Every ghostwriter has to put his feet up once in a while. That’s what I’m doing right now. The trouble with being a ghost, of course, is that your feet go right through the coffee table.
The reason for this self-indulgent behaviour? Well, the first novel of the fantasy trilogy I’m steadily working my way through was published earlier this month. The first crop of review have planted it firmly in the “4 stars out of 5” zone. Which is fantastic.
Best of all, some reviews are coming straight from middle-grade readers – the target audience – via educational blogs designed to give youngsters a safe forum in which to air their views. It’s refreshing to read these. Young people don’t mess around trying to be clever or polite – they just say it how it is. Good or bad.
In this case, the feedback’s generally good. Most readers favour the second half of the book over the first (who’d have thought an action-packed finale would be so popular?), with several citing a preference for the gory bits, fully supporting my theory that kids are suckers for a bit of splatter. If I provoke at least one “Eeugh!” per reader, I consider that a good job done.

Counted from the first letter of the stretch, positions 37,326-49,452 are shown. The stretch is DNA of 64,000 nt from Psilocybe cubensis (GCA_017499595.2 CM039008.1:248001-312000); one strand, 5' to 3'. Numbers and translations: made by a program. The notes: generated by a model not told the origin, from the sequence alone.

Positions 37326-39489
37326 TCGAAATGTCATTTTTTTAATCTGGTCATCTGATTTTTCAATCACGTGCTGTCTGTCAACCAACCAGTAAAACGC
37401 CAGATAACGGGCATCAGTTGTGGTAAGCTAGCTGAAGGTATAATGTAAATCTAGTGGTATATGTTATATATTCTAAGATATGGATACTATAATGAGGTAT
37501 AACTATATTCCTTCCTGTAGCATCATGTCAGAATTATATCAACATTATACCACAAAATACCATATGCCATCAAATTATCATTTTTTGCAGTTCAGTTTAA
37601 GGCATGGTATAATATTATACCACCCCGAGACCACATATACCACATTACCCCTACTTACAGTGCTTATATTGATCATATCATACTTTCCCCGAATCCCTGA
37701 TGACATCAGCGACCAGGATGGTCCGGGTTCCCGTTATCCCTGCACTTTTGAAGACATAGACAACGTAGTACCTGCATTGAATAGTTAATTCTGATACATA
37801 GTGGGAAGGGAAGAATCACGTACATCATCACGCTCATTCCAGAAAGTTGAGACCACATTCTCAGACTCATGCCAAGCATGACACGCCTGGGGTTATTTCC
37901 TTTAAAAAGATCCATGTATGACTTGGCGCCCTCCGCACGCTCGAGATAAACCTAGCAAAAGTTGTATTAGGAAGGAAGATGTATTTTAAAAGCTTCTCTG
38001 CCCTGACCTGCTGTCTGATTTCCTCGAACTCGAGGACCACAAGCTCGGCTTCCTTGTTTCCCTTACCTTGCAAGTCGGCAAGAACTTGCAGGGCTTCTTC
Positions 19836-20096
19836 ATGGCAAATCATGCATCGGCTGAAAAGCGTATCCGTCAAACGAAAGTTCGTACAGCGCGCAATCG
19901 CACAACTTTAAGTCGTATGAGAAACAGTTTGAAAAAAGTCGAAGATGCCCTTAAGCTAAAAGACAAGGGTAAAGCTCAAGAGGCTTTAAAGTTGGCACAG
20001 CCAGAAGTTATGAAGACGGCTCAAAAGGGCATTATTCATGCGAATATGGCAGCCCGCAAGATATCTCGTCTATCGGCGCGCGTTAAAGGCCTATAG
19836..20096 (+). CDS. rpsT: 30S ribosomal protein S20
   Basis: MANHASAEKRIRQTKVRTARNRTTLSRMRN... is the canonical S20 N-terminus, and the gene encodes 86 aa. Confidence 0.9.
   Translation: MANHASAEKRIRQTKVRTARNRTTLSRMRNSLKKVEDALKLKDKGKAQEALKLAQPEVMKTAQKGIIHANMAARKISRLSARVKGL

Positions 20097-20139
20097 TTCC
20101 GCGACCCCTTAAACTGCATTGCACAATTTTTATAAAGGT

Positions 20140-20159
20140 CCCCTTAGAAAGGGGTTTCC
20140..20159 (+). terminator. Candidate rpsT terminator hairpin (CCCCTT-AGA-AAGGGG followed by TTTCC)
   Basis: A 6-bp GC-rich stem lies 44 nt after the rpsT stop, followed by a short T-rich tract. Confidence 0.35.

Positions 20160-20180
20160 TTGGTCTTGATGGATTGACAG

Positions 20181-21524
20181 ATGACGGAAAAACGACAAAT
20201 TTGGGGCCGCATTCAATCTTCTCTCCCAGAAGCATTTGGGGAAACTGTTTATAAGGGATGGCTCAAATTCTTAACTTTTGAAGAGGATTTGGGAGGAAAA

Meanwhile, book 2 is safely delivered, which means I’m now waiting patiently to receive the outline for the third and final book. That will land on my desk in September, at which point it’ll be time to gas up with all the good words and put my pedal to the metal once more.
And in case you thought this “feet on the coffee table” behaviour means I’m idle, nothing could be further from the truth. I’m still pumping out weekly articles on movies and visual effects for the Cinefex blog, and also taking the opportunity to (a) organise my vast collection of notebooks, half-baked stories and broken novels and (b) reflect on the shape of this, my sixth writing life.
And before you argue – yes, ghosts do have reflections. You were thinking of vampires.